An incredibly bad trap card.


The People opens with the central tragedy: the brutal bloody murder of Nicole Brown Simpson and her lover Ron Goldman. The People isn’t interested in telling us the truth of this tragedy, but rather, other more human truths.

This is how the show makes the question of Tragedy. Most representative of this question comes at the conclusion of the most unique arc in the show: Johnnie Cochran’s. To get there, we must also discuss Christopher Darden.

There are many actors in the series that provide their best performances in a long time. But the two that stand out above the rest are Sterling K. Brown who plays District Attorney Christopher Darden, and Courtney B. Vance who plays Johnnie Cochran. The show is largely painting the viewpoint of the trial from the various narratives of self-interest. Christopher Darden is on the prosecution side and Johnnie Cochran, of course, on the defense. They are both black men.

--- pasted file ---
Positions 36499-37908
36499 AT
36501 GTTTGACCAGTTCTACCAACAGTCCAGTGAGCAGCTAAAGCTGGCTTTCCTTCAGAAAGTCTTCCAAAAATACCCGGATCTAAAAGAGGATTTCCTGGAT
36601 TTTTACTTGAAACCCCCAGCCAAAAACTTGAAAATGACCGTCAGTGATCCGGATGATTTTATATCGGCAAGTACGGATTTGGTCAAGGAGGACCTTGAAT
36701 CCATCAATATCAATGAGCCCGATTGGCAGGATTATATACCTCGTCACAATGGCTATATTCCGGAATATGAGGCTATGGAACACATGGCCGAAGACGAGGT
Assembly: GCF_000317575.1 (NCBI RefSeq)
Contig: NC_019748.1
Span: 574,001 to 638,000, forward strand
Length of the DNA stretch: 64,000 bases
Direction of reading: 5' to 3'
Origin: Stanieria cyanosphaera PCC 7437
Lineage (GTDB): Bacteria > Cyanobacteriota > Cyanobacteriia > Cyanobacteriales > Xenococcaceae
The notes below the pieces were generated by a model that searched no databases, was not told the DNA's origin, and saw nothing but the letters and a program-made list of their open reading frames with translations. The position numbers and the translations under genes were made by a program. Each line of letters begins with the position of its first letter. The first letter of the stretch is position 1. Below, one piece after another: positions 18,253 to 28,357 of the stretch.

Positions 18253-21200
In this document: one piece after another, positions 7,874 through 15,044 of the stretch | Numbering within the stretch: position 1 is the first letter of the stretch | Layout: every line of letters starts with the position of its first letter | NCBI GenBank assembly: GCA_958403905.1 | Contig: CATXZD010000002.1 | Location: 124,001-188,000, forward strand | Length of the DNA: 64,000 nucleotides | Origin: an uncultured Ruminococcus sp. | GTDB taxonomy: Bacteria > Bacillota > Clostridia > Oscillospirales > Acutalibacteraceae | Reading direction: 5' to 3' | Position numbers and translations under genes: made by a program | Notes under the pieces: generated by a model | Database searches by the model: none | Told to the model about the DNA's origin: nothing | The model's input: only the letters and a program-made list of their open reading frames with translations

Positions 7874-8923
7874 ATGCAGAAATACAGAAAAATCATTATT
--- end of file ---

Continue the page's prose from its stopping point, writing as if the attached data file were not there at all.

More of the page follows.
The tempest of these characters and their relationships with the white people on their respective sides is of huge important. Johnnie is a vital voice, but not the lead of the defense team. Darden is a vital voice, but not the lead of the prosecution team. Johnnie is brought on to make a show of the racial component involved. Christopher is ostensibly brought on to refute that narrative, either with his words or with just his presence.

Darden starts the series by looking at Johnnie as a father figure, a man of the law, fighting for the rights of the black community. Quickly he realizes the mistake he’s made. At the end, he gets to deliver the final condemnation of Johnnie’s character. He leaves Johnnie with words that in any other show, series, or work of narrative would be the final word.

After Christopher gets his last say, Johnnie goes back to the law offices and turns on the TV. President Bill Clinton is discussing what the result of the trial means for the conversation of race in America. It’s then that Johnnie says, “We did it. We made our story heard.”